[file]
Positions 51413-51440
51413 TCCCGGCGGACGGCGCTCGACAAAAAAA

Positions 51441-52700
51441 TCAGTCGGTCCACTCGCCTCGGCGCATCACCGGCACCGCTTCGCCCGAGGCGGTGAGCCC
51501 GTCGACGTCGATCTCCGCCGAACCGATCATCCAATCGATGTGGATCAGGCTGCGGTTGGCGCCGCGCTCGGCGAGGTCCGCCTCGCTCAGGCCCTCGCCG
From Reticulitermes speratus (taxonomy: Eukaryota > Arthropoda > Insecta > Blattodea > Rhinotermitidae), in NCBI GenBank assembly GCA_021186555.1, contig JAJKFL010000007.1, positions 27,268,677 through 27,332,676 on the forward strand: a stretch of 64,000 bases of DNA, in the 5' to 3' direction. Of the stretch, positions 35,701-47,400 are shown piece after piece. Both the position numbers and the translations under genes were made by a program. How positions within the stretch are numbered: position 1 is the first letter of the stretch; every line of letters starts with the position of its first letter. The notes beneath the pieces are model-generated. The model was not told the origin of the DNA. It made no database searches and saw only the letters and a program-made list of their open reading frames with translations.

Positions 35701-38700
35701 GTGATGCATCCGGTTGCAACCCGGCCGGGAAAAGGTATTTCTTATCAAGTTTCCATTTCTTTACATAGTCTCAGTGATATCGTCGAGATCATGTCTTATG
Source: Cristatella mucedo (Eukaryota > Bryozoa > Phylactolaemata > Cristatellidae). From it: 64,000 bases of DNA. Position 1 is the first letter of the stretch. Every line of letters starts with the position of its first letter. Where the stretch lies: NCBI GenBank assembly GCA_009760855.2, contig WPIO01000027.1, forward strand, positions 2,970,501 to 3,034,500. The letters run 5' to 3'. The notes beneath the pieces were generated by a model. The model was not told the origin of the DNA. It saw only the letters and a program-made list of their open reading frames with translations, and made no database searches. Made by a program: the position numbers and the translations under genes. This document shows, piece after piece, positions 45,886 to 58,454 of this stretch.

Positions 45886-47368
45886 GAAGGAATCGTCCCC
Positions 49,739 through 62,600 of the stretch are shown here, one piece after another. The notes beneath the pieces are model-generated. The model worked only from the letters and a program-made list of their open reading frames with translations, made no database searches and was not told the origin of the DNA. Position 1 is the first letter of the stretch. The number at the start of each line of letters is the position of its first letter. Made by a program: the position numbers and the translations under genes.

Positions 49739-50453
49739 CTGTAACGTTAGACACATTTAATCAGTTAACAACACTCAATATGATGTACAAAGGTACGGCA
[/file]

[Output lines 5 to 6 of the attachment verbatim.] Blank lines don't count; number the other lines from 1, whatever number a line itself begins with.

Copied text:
51501 GTCGACGTCGATCTCCGCCGAACCGATCATCCAATCGATGTGGATCAGGCTGCGGTTGGCGCCGCGCTCGGCGAGGTCCGCCTCGCTCAGGCCCTCGCCG
From Reticulitermes speratus (taxonomy: Eukaryota > Arthropoda > Insecta > Blattodea > Rhinotermitidae), in NCBI GenBank assembly GCA_021186555.1, contig JAJKFL010000007.1, positions 27,268,677 through 27,332,676 on the forward strand: a stretch of 64,000 bases of DNA, in the 5' to 3' direction. Of the stretch, positions 35,701-47,400 are shown piece after piece. Both the position numbers and the translations under genes were made by a program. How positions within the stretch are numbered: position 1 is the first letter of the stretch; every line of letters starts with the position of its first letter. The notes beneath the pieces are model-generated. The model was not told the origin of the DNA. It made no database searches and saw only the letters and a program-made list of their open reading frames with translations.